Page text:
Christie, Prieto in high-stakes stare down as clock ticks on Atlantic City

Brent Johnson, NJ Advance Media for

TRENTON — The war over Atlantic City's future continued to churn Monday, with a group of state lawmakers urging Gov. Chris Christie to compromise on a rescue plan to save the Jersey Shore gambling resort as it gets closer to running out of money and faces possible bankruptcy.

Christie, meanwhile, once again said state Assembly Speaker Vincent Prieto (D-Hudson) should stop playing politics and have his chamber vote on the aid package as it currently stands.

Atlantic City has seen its tax base wither thanks to the closure of four casinos in recent years. Mayor Don Guardian said he will be forced to close city hall for three weeks — with police officers, firefighters, and garbage collectors working for IOUs — beginning April 8 if the city doesn't get help from the state.

And if Atlantic City goes bankrupt, experts say, the credit ratings of all New Jersey's municipalities will be damaged.

But there have been weeks of bickering. Christie and state Senate President Stephen Sweeney (D-Gloucester) have pushed legislation providing aid as long as it comes with a measure that would allow the state to take over key parts of the local government for five years.

Local officials, however, say the takeover goes too far. And while the state Senate passed both bills earlier this month, Prieto has refused to put the takeover up for a vote in the Assembly because it would allow the state to break unions' collective bargaining contracts.

On Monday, state Assemblyman Ralph Caputo (D-Essex) said Christie's stance that he will sign only the two bills together, without any changes, is "an ineffective and dangerous way to govern." He called on the Republican governor to negotiate with Prieto.

"There is far too much at stake right now to play politics with Atlantic City's future," Caputo said in a statement.

Meanwhile, Assemblywoman Valerie Vainieri Huttle (D-Bergen) said Christie's way would "trample" on public workers and "strip residents of their right to a representative government."

"I commend Speaker Prieto for taking a measured and thoughtful approach to the situation and standing up against tremendous pressure while the governor refuses to negotiate in good faith with one half of the state Legislature," Vainieri Huttle said in a statement. 

Assemblyman John McKeon (D-Essex) and state Sen. Ron Rice (D-Essex) have also expressed support for Prieto in recent days.

But Christie's office told the Associated Press on Monday that the governor won't budge.

"With the clock ticking, the Assembly speaker continues to play public sector union politics at the expense of the residents of Atlantic City and Atlantic County," Brian Murray, a spokesman for the governor's office, told the AP. "It's time for the games to end, and for Speaker Prieto to post the bill."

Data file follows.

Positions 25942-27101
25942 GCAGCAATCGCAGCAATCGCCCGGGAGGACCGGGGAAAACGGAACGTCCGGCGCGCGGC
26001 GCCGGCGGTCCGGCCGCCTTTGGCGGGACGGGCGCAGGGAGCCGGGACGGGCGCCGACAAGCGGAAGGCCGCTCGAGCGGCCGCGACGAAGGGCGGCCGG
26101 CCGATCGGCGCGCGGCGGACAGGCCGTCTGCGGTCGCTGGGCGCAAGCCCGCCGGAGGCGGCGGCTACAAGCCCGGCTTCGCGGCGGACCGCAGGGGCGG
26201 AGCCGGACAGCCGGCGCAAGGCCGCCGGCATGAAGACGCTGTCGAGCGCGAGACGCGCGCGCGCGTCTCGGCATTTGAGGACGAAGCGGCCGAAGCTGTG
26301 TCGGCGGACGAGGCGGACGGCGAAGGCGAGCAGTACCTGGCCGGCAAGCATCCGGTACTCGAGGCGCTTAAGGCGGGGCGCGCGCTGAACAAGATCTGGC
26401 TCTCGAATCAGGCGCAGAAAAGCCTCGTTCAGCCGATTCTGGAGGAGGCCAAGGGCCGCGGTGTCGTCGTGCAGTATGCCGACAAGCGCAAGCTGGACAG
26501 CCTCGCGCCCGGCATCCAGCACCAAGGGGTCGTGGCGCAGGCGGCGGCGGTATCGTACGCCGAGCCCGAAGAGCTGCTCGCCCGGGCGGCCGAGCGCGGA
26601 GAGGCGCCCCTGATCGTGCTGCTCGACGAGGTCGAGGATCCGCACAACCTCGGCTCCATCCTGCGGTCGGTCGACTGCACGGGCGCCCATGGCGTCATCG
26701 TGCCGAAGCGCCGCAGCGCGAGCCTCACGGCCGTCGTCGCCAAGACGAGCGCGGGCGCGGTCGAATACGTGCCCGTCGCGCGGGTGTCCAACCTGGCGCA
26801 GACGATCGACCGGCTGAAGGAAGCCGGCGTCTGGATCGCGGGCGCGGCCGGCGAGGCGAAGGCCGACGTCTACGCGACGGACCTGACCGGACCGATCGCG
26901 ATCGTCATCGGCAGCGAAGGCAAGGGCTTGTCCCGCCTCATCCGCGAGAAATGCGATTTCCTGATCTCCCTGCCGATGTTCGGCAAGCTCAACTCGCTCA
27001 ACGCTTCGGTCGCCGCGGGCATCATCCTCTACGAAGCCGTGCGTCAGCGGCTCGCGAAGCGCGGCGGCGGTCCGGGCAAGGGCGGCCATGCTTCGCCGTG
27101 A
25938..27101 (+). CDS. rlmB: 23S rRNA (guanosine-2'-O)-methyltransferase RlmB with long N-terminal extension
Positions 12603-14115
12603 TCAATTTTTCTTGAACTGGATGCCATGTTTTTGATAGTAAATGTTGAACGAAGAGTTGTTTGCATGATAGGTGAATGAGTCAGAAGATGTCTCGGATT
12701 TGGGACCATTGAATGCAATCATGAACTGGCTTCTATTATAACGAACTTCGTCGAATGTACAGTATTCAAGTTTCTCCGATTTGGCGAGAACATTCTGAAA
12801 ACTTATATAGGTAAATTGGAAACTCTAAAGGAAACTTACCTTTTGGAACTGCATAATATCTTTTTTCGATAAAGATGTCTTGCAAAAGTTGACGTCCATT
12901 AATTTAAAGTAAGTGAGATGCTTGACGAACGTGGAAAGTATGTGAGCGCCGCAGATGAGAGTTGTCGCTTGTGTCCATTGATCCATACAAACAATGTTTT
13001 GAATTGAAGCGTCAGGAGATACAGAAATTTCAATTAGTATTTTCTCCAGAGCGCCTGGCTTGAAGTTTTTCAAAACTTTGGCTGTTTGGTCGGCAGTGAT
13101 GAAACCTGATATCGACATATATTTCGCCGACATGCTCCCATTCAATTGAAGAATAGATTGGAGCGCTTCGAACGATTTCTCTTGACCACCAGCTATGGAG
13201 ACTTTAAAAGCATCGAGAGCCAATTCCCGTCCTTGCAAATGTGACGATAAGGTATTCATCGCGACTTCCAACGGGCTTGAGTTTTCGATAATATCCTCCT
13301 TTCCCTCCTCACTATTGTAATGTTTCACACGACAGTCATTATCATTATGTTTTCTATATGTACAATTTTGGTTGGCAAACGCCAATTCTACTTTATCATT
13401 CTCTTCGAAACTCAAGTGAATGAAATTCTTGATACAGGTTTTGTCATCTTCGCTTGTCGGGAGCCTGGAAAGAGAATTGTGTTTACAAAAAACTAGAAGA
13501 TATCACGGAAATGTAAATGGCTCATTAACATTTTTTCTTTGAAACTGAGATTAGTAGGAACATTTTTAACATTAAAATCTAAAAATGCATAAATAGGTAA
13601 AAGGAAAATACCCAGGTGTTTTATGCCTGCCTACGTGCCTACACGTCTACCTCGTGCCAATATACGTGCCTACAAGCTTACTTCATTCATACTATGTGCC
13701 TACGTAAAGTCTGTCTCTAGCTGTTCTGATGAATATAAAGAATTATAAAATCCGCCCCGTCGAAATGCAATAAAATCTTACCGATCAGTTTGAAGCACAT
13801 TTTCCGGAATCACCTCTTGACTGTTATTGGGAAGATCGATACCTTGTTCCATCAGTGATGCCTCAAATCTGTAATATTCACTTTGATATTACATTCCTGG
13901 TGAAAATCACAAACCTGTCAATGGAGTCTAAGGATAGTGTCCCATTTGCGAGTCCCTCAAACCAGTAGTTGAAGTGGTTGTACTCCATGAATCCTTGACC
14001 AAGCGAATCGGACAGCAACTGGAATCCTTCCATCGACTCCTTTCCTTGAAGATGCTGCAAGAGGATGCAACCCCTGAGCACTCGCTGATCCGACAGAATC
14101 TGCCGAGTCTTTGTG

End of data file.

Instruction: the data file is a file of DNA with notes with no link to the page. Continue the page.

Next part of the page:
Tom Hester, a spokesman for Prieto, told the AP that Christie's comments were "more juvenile gamesmanship by the governor" and that a state law from 1947 already gives Christie the power he needs without a takeover. 

Also at issue is a change to the aid package, also known as the PILOT bill. The measure would allow casinos to make payments in lieu of taxes, helping the city avoid costly tax appeals that have eaten away at the municipal budget.

But after lobbying from casinos, Sweeney altered the legislation to include a provision that would allow gambling halls to opt out of the plan if a casino in north Jersey is built. 

New Jersey voters will decide in November whether to amend the state constitution to allow two casinos in the northern part of the state, this ending Atlantic City's 40-year run as the only place in the Garden State to allow casino gambling.

Caputo said Monday that the change to the measure is "hypocritical" because it would "unravel the entire fabric of the PILOT bill and threaten to destabilize Atlantic City's tax base all over again."

But Kevin Roberts, another spokesman for Christie's office, said it may take seven years for a north Jersey casino to open. 

"That's a reasonable timeline of north Jersey casino gaming to actually come online, given all that must occur up to and including construction," Roberts said.

Sweeney told NJ Advance Media on Monday that the provision "wasn't done in secret"   and it "really doesn't change much of anything."